Hli and her adopted parents had lived there for a while, maybe a year or two, when a new face - and not the first white one - began to appear at the house. Don would arrive on a motorbike, not a luxury, shining advertisement on which an old man in America might hallucinate rejuvenation at the weekend, but a small two-stroke, beaten and battered, smelly, smoky and noisy. He came every week, sometimes twice, his approach announced by the groaning drone of his bike as it snaked through the mud of the unmade road up to the village. Hli used to feel a certain excitement when this foreigner came and would stop her chores to watch him arrive, switch off his engine and dismount in front of the house. He always seemed to wear the same clothes, Hli remembers, as if it might be a uniform. Always there was a baseball cap, which he never took off, a tee shirt, jeans and flip-flops. The cap had Yankees written across the front and there was a brown label on his behind with the words Levi Strauss. The tee shirt was memorable for the teenager, because it had a strange sign, which she thought might have something to do with the white man’s religion. She remembered it so well that sometime later she researched its origins and found, to her confusion, that it meant ban-the-bomb. It was a sentiment with which she agreed, wishing it might have applied to those that fell on her family in Laos. Soon afterwards, of course, she would become familiar with that and other hippie symbols, because in those years they were much in evidence in northern Thailand.
But the American who came to the village to visit the people Hli called parents was no hippie. For a start, he spoke the language and understood the culture, not only in the village, but also the national culture. Hli often saw him greeting and speaking with other men who came to the meetings and they were all Thai. The sound was a distinctly American version of whatever he spoke, but he was understood, and he understood others. But her parents reacted differently towards him. There was no banter, no overt greeting and no small talk. He arrived. They shared sawasdee and then shook hands with hello, cultures consciously crossing. Then they went behind that closed door and talked, but when Don came, there was none of the noisy, animated din that often seeped through the thin bamboo walls. Meetings with Don were often quiet and usually short. He would take tea but would rarely stay to eat and was usually not invited.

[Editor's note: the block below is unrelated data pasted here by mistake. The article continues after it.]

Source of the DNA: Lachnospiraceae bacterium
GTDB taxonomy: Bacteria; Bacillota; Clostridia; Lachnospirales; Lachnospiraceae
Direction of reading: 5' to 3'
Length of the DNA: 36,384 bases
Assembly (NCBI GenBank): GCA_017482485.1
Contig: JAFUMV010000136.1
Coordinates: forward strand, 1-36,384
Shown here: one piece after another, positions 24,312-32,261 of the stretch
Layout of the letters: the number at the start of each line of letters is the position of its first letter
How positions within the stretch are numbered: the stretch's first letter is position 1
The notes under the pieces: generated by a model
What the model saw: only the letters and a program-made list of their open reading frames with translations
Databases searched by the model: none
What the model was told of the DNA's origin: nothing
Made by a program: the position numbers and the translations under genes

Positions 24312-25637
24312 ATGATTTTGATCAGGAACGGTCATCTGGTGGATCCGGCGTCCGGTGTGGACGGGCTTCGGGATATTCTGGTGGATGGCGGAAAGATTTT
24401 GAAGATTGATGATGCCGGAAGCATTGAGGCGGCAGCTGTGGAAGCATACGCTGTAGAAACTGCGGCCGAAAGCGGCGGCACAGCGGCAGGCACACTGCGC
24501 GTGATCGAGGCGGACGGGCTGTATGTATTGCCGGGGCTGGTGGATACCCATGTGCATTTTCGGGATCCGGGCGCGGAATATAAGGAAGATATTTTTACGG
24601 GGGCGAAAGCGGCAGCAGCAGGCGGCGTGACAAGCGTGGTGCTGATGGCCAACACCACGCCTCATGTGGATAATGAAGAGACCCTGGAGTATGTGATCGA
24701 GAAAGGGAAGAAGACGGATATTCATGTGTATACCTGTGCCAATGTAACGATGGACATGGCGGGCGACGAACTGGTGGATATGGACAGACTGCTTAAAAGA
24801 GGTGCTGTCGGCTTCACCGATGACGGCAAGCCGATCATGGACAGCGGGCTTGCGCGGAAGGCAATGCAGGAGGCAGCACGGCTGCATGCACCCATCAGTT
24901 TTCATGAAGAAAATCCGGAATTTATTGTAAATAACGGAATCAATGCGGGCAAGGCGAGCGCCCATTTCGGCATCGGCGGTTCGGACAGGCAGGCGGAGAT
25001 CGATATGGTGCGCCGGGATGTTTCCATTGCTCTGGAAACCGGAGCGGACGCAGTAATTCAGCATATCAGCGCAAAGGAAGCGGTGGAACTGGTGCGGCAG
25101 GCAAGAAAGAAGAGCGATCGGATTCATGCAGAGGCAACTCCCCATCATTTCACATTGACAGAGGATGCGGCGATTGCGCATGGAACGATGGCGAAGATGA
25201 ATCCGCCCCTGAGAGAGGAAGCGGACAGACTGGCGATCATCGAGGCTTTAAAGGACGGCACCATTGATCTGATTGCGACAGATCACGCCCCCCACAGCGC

He had been coming to the house for a year or so, perhaps longer, when Hli remembers his asking about her. She did not herself speak and she remembers he specifically asked about her as a ‘daughter’. She was afraid to tell the truth and went along with whatever her parents-in-name-only said. She told him she was sixteen, which she might have been. To this day Hli remembers blushing that day and rushing away into the kitchen to hide her embarrassed laughter. She had lived the life of a near recluse, but she had sufficient contact with people her own age to be fully aware of how the world worked, though none of these boys had ever tried to touch her.
Don started bringing her presents. There was something strange about this and her parents-in-name-only were uncomfortable but had no language that could express their wish he should stop. He brought her pieces of cloth, trinkets from the market, sometimes sweets and drinks. At first, she thought he was just another customer for whatever it was that these regular meetings traded, whatever it was that these regular visitors took away in plastic bags, but Don only ever brought things. He never took anything away, which made him even stranger in Hli’s eyes.
One day, when she heard the distant pop-pop of his bike, she felt both panic and elation. She remembers the day well, because she was alone in the house. Her parents had told her they were both going to Chiang Mai, which was unusual but not particularly special, and would be away all day. Surely, they would not have arranged a meeting with the American knowing they would be away in town. Mid-morning Don arrived with a parcel for her, which remained with its string tie undisturbed until over an hour after Hli had lost her virginity. He started coming more often, coinciding with her parents’ more frequent absence and Hli developed a traffic light system for him - clothes drying in front of the house when the parents were out. She was pregnant less than three months later.